Neutrinos make a splash in SciBath detector at Fermilab
The internal components of SciBath, a neutron and neutrino detector, include liquid scintillator and wavelength-shifting fibers. Photo courtesy of Rex Tayloe, Indiana.
The latest underground dweller in the MINOS tunnel is SciBath, a neutron and neutrino detector designed and built by an Indiana University team. Scientists are using the detector cube, which is about the size of a mini fridge, to track neutrons and neutrinos more effectively and economically.
Originally a prototype for a 10-ton version called FINeSSE, SciBath has taken center stage for the project. It's mounted to a cart that has been craned into the MINOS tunnel, 100 meters underground.
"SciBath is the first experiment to combine liquid scintillator and wavelength-shifting fibers in an open volume to get tracking precision," said Rex Tayloe, associate professor in neutrino and nuclear physics. "We've put two ideas together into one to get an improved detector to track charged particles."
When a neutron created in Fermilab's NuMi neutrino beam reaches the SciBath cube, it hits 70 kilograms of liquid scintillator. If the neutron strikes a charged particle like a proton, the scintillator transforms the energy into light that can be detected by the highly sensitive wavelength-shifting fibers. The fibers, 768 in all, capture blue light emitted from the interaction and shift it to a green wavelength that can be read by the phototubes. Specially designed readout boards record the information. Analysis software will then reconstruct the neutrino track within an innovative 3D grid.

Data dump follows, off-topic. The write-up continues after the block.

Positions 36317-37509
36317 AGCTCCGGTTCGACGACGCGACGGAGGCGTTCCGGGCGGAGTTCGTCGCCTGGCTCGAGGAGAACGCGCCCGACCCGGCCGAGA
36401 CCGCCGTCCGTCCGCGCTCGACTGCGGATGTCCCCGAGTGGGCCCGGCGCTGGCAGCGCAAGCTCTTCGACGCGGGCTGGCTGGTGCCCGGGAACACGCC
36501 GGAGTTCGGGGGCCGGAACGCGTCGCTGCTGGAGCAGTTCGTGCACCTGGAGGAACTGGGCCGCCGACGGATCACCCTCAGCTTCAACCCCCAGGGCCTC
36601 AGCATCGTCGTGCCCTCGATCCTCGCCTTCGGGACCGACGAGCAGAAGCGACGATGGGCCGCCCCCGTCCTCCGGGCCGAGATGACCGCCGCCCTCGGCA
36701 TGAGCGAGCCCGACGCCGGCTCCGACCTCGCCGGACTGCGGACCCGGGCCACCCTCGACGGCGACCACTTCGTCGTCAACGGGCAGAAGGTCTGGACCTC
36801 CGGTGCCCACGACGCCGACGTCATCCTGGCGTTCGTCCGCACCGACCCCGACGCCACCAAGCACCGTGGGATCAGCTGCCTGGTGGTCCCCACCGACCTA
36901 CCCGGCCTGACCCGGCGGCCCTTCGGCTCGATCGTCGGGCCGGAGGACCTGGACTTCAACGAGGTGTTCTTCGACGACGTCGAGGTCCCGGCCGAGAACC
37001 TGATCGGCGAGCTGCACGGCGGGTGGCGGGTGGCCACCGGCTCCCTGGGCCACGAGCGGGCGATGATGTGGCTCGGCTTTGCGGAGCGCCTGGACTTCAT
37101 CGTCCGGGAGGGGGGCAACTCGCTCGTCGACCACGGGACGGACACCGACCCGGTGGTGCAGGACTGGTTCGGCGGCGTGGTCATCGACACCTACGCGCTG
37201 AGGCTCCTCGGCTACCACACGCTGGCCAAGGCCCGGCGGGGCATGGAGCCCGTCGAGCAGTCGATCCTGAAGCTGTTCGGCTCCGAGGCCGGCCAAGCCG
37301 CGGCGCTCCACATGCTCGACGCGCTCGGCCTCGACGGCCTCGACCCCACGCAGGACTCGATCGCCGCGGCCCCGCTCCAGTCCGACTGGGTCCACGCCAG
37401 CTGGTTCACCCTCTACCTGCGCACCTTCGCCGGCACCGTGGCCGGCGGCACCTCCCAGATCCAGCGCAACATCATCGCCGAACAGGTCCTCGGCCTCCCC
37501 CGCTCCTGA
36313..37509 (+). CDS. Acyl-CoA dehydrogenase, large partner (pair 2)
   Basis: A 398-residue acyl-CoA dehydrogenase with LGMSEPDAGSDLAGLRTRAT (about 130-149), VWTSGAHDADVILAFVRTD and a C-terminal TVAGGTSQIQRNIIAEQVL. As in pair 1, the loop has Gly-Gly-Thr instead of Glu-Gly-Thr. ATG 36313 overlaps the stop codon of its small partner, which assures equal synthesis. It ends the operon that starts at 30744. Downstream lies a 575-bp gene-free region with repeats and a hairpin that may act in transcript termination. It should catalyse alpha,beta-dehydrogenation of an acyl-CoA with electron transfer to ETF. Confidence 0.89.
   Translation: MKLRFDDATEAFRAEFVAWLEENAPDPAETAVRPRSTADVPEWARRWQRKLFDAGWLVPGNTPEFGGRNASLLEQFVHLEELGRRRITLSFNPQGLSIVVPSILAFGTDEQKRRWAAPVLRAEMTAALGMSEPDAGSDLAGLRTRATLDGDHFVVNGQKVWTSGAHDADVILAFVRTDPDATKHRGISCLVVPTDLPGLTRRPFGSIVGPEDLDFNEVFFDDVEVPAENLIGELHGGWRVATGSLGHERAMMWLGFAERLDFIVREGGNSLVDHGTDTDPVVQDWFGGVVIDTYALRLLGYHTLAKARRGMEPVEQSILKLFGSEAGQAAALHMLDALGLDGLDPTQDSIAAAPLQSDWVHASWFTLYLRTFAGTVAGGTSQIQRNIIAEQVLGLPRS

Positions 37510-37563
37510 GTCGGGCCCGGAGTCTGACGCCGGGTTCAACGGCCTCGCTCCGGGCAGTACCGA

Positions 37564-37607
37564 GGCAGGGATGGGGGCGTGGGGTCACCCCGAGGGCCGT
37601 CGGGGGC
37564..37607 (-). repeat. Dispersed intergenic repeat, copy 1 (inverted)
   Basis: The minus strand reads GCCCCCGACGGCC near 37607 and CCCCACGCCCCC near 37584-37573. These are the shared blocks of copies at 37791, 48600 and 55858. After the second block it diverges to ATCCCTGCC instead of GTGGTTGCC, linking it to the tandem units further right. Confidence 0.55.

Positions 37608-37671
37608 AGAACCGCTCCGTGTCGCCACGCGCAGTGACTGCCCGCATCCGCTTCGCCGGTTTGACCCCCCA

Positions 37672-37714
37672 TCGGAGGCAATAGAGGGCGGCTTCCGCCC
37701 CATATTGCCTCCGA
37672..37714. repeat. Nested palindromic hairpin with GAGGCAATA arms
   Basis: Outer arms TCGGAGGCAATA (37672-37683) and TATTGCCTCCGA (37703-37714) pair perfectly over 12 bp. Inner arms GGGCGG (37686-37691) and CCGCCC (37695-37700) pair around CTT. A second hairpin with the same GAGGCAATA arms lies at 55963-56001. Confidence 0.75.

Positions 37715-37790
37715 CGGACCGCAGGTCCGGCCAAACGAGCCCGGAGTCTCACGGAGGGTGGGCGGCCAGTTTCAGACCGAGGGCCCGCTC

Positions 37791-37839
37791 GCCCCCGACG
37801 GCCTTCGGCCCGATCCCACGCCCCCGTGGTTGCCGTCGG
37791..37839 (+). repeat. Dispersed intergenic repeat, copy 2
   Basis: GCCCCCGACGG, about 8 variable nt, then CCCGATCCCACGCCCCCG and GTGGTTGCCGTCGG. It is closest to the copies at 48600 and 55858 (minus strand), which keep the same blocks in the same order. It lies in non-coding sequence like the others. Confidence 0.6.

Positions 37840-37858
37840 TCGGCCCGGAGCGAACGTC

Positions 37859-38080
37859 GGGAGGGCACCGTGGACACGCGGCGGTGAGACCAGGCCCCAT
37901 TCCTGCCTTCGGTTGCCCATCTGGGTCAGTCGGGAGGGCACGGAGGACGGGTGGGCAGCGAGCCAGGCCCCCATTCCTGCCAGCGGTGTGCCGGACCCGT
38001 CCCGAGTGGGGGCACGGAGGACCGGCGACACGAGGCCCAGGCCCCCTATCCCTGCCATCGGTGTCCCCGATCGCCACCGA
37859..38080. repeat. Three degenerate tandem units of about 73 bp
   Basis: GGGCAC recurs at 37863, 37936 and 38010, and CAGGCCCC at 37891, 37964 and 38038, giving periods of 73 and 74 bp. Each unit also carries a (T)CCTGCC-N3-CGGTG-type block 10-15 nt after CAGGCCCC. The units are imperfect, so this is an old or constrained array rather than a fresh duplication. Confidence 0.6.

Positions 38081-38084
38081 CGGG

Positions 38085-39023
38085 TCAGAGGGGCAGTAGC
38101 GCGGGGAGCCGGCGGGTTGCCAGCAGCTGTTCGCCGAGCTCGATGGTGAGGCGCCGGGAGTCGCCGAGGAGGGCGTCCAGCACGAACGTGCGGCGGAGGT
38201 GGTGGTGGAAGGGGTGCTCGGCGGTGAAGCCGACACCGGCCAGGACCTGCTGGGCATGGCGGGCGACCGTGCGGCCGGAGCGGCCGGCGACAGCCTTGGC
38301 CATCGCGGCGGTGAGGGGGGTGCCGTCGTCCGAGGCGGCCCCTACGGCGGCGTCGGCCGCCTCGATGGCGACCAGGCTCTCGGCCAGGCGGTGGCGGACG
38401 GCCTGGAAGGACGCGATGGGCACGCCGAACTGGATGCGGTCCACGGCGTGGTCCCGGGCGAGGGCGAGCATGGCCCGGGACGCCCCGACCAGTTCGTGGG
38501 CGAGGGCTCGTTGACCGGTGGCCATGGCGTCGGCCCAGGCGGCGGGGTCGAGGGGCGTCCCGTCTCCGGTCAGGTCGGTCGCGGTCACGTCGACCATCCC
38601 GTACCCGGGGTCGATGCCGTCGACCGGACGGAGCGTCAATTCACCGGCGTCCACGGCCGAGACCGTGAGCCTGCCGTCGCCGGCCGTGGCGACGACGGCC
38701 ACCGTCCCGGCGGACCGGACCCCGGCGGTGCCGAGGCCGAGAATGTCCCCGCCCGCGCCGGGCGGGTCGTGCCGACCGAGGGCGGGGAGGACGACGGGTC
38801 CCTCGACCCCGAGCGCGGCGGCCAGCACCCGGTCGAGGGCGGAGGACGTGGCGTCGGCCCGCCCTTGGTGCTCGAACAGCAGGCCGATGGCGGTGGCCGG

"The purpose of SciBath is threefold," said graduate student Lance Garrison. He is one member of the SciBath research team, which also includes postdoc Robert Cooper and graduate students Lori Rebenitsch and Tyler Thornton.
For one, the detector will demonstrate 3D reconstructions of neutrino events through a similar process as the neutron interactions.
The experiment will also detect background signals from cosmic-induced neutrons, which occur naturally in the universe.
The third aspect of the experiment will measure the poorly understood flux caused by fast neutrons emitted from the neutrino beam. The challenge in detecting fast neutrons is that the signal is often overshadowed by existing gamma rays. The neutrons, as they scatter off nuclei, could give insights into background dark matter and double beta decay, the rarest known type of radioactive decay.
SciBath has been in the MINOS tunnel for more than a month, and the plans are for it to stay through December, depending on its success. So far, it's performing well.
Garrison hopes the detection method will increase the price-to-performance ratio for neutrino detectors, lowering the cost of large-scale detectors while incorporating a higher-precision tracking method.
"If everything goes as planned, and we expect it to," Garrison said. "We hope to go underground with an experiment that needs background neutron detection."
After proving itself at Fermilab, the team would like to see the SciBath technology used to understand neutron fluxes in low-background experiments like neutrino and dark matter searches and to ultimately be scaled up for a larger role in neutrino detection.